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数学project代做 Math 5610代写 Term Project代写

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数学project代做

Math 5610 Fall 2020 Term Project1

 数学project代做 However, beyond that the project illustrates a recent technologicaldevelopment which I hope you will find interesting and motivating

Introduction

The primary numerical task in this semester project is the solution of certain systems ofnonlinear equations. However, beyond that the project illustrates a recent technologicaldevelopment which I hope you will find interesting and motivating. To get everything towork in this project we will have to put many pieces together, and they have to work justright, as in most real life problems. The results of your work, a couple of programs, will need to work with the programs of your classmates and my own. When we reach that stage we will be able to say with assurance that we truly understand the problem and its solution.   数学project代做

The original US Global Positioning System (GPS) consists of 24 satellites that orbit the earth and constantly transmit their position and the precise time of that transmission,in addition to other data. Commercially available receivers, (Global Positioning Devices)process that information and, using the differences in the runtimes of the satellite signals, compute their position and the precise time. The position can be expressed, e.g., as longitude, latitude, and altitude. Its accuracy depends on the type and quality of the device and its software, and other circumstances. It ranges from less than one centimeter to about 100 meters2.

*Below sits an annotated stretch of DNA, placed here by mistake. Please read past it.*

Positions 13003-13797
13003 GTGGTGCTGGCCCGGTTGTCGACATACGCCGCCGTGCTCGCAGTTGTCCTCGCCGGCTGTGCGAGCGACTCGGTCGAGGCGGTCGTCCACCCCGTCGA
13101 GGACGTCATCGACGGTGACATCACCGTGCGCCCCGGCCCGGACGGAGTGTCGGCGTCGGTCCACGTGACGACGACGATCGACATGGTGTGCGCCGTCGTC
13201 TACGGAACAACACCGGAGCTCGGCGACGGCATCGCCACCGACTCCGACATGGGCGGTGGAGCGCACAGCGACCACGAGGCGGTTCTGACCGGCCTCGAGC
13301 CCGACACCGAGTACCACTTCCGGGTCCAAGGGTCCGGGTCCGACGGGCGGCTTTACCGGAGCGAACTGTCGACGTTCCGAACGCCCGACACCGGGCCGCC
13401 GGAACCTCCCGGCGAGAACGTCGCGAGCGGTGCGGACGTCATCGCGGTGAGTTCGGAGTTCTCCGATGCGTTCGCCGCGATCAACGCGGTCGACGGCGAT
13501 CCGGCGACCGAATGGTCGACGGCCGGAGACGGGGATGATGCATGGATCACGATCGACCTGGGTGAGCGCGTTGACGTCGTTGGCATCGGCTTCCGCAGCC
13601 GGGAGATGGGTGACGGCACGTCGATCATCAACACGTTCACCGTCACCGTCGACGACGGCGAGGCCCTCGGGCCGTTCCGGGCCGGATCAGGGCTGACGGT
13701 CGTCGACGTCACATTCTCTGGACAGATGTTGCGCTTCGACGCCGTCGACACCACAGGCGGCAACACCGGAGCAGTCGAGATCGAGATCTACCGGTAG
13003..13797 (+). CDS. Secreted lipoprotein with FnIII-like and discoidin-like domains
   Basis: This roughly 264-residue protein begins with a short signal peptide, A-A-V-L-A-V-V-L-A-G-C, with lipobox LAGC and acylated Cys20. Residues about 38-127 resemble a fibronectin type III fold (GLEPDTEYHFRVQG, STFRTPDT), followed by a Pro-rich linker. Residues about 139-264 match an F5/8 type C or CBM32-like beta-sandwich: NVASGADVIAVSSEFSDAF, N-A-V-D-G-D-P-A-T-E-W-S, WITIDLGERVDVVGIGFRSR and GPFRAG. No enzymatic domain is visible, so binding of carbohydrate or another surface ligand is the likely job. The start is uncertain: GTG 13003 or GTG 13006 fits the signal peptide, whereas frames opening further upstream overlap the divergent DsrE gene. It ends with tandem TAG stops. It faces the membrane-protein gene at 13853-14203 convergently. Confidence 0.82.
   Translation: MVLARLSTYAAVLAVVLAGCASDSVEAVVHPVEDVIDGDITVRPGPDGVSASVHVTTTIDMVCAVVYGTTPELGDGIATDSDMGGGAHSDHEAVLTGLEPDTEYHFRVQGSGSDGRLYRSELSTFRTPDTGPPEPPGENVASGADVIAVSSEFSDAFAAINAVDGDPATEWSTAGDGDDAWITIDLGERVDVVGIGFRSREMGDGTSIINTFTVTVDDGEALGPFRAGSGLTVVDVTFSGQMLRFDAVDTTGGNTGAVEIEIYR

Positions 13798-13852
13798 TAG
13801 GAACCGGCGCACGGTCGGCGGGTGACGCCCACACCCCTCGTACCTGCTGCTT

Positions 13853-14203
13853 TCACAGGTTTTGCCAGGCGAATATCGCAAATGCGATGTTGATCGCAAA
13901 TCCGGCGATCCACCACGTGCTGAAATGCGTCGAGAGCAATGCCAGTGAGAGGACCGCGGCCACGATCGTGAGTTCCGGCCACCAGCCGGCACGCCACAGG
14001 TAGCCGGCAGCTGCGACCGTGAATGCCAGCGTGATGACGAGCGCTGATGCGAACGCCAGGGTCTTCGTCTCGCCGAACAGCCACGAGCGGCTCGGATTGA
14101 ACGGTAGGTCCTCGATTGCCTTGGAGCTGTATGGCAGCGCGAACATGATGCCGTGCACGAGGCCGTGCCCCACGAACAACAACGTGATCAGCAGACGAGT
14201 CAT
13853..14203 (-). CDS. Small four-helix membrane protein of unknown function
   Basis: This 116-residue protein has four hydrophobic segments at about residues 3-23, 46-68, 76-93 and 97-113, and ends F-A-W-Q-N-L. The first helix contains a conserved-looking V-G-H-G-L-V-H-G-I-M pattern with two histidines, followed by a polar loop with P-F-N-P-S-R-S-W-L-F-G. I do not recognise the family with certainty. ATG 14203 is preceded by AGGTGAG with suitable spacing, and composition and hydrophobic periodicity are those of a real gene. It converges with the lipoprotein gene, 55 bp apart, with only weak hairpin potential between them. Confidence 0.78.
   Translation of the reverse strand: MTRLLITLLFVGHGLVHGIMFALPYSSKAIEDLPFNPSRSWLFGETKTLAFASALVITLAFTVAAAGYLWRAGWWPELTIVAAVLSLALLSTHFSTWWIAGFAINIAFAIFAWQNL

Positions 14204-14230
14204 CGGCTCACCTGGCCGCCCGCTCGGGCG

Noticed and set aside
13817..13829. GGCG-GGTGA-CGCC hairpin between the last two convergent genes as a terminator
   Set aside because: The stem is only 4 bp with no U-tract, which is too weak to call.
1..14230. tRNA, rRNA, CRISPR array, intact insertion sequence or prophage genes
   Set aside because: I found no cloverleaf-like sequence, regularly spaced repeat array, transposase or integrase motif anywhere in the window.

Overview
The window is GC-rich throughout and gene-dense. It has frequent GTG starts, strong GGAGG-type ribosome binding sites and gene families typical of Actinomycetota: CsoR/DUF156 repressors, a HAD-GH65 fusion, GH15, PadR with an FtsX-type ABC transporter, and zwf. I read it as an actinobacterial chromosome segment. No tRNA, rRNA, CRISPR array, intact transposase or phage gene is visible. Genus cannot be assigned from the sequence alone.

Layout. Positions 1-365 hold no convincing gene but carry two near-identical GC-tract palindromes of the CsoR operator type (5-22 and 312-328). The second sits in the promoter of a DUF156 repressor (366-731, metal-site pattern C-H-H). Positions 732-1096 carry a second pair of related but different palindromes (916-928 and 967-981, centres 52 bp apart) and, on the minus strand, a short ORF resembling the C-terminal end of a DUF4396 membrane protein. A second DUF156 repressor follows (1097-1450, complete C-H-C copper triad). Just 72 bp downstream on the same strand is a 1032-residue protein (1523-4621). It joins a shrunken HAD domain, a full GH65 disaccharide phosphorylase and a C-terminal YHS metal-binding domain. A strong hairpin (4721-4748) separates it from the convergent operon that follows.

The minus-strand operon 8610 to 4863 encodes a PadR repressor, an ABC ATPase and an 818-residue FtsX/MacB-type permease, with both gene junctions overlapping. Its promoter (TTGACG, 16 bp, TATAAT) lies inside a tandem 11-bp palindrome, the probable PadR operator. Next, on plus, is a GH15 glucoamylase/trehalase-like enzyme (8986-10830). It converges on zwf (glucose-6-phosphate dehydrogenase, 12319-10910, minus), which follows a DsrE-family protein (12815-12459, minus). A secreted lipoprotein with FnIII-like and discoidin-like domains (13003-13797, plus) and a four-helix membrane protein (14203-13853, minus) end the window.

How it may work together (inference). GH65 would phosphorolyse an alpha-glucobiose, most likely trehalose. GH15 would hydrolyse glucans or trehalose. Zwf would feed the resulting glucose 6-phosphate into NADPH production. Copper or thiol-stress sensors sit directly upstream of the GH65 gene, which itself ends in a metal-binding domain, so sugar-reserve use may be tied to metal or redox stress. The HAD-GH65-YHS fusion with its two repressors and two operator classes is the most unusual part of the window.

In this project, we will write two programs that simulate a much simplified version of this system.

GPS was developed originally for the US armed forces, but there are of course also civilian and scientific applications, many of which are still being discovered. As far as volume and resources involved, civilian applications now vastly outstrip military applications. The following is an incomplete list of applications I have read or heard about (or, in the case of the first three applications, actually practiced):

  • Navigating in a car. This may be the largest civilian application at present. You can buy devices that will tell you where you are and what’s near you, and give you oral turn by turn instructions on how to get to your destination. Many high end models now come with built-in GPS based navigation systems.
  • Finding your way in the

Marine navigation.


1by Peter Alfeld, [email protected]

2A meter is a little more than 3 feet. Most of the literature on GPS uses the metric system, and we follow that convention.

  • Geocaching is a high-tech treasure hunting game played throughout the world by adventure seekers equipped with GPS devices. This is a highly popular past time where people search for a cache established by others, given it’s coordinates, remove a token item, and replace it with another. The basic idea is to locate hidden containers, called geocaches, outdoors and then share your experiences online. The official web site is http://www.geocaching.com/ .
  • Electronically marking a spot (a good fishing place, a buried treasure or mine, man or item overboard) in a featureless area such as the ocean, a lake, a desert, or the Salt Flats.     数学project代做